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February 3, 2014

Been through it before

Signing day is a day of both many joys and stresses as high school seniors across the country fax their letters of intent to their respective schools. But don't just take it from me, how about from someone that's been through the experience of being recruited?

Jason Colson signed with West Virginia February 6, 2002 as a high school senior at Edison in Rochester, New York, and over a decade later the former Mountaineers running back still vividly remembers his thoughts and feelings associated with that day.

"For me it was one of the biggest moments of my life. You work hard on and off the field and knowing one of the biggest things was the opportunity to go to college outside of football," he said. "I remember thinking I'm going to college and I'm going to play big time football."

But Colson knows all about the stresses that come to leading to that one moment of clarity when your fax is sent to the place that you will spend the next four to five years of your life. After rushing for over 3,100 yards and 31 touchdowns over this final two years, his recruitment started to blow up with schools trying to get in late in the process.

"I don't know if a lot of people realize the stress. It's a very exciting time but it can be very stressful," he said. "You're a 17-18 year old kid making these decisions on where we're going to spend the next four to give years of your life. It's not just an athletic decision but academically, too."

That's because early into his senior year he had offered a verbal commitment to Syracuse, one of his favorite schools growing up and a school that he had long dreamed of playing at. The Orange offered Colson the opportunity to play either safety or linebacker but he had always wanted try his hand at running back.

"It's just a lot going through your mind. You start to hear from schools you've never heard from," he said. "But I definitely thought I was going to Syracuse."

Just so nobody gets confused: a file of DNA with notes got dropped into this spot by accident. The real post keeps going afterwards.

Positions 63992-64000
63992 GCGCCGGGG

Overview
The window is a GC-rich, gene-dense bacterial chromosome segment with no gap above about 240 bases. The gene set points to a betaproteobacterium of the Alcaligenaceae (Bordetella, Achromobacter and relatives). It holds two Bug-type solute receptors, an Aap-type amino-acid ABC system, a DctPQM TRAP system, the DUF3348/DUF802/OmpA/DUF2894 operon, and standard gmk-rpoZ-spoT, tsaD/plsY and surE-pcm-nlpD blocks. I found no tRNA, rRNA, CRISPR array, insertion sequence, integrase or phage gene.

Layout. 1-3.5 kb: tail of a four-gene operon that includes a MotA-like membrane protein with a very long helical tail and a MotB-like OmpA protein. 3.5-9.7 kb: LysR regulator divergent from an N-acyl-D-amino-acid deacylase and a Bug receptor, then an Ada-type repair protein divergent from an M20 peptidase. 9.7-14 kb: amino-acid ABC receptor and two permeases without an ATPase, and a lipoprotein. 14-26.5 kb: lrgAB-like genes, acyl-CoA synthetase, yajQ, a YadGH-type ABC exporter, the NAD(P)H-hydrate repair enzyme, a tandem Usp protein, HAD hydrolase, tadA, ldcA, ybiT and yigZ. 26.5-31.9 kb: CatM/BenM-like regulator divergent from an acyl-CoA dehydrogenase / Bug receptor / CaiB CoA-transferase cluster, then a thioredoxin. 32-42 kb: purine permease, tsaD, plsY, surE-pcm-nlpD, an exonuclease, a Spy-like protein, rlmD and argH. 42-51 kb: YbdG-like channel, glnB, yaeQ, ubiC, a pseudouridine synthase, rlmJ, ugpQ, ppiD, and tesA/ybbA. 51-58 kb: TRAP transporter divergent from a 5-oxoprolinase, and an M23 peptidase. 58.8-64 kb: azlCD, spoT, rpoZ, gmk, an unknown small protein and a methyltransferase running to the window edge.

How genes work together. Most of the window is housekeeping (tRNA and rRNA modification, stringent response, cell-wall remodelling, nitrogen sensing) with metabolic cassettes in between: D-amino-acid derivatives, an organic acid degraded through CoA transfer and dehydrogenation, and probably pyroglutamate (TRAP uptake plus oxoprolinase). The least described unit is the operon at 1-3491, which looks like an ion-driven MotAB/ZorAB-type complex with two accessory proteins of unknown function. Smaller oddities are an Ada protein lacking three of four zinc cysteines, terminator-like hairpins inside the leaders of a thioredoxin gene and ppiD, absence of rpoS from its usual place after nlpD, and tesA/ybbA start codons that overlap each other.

In came West Virginia and assistant coach Herb Hand into his recruitment in October of his senior season and the Mountaineers were offering Colson the one thing he had coveted since he began the process: an opportunity to carry the football. Hand, along with running backs coach Calvin Magee, saw the potential of Colson as a ball carrier and gave him a lot to think about as his recruitment moved forward.

So that left Colson was in the tough position that so many recruits find themselves in either stay true to his commitment or look at his options to determine the best fit for him on and off the field.

"It's a very difficult decision. I truly believe when a kid commits they truly want to commit to that school. I think for me it fell in line that I wanted to be happy," he said. "I didn't think I was going to be happy playing defense."

Colson had already made his mind up prior to his official visit to West Virginia, but the trip only solidified his decision to ink with the Mountaineers and begin the quest to prove those wrong that said he would never carry the football in college.

The fan base also played a crucial role to help him determine his future after observing the support that the Mountaineers received on his official visit.

"The people were so nice. I knew about the history of West Virginia and I knew they had just came off a 3-8 season but the one thing that stood out to me was that coach (Rich) Rodriguez said those that stay will be champions. That won me over," he said. "He told me we were going to build this program up and we were champions. We won a couple Big East championships, a Sugar Bowl and a Gator Bowl."

However once he got on campus he quickly realized that those coaches that had been recruiting him weren't going to be so nice on the practice field.

"That guy that was sitting in your living room with your parents not going to be the same guy on the practice field. Who is that guy?" he said.

Colson would go on to rush for 1,101 yards and ten touchdowns over his four-year career with the Mountaineers including having the opportunity to carry the football against the school he was once committed to Syracuse, rushing for 55 yards in a half during his freshman year and over 100 yards in a start during his sophomore season.

"I was always excited about playing Syracuse. It was a little more personal," he said. "I had things I wanted to prove to myself and I wanted to be the best team player."

Colson now serves as the project specialist at Crothall Healthcare where he manages the implementation of the engineering programs and travels across the country. He also has remained close to the program attending around three games a season, including last year's Oklahoma State game.

And while his playing days are behind him, Colson still is very active in following the recruitments of prospective West Virginia athletes and is one of many former athletes that post on WVSports.com from time to time. And with each passing signing day he can't help but get a little nostalgic about his experiences on that magical day and where signing that letter of intent led him.

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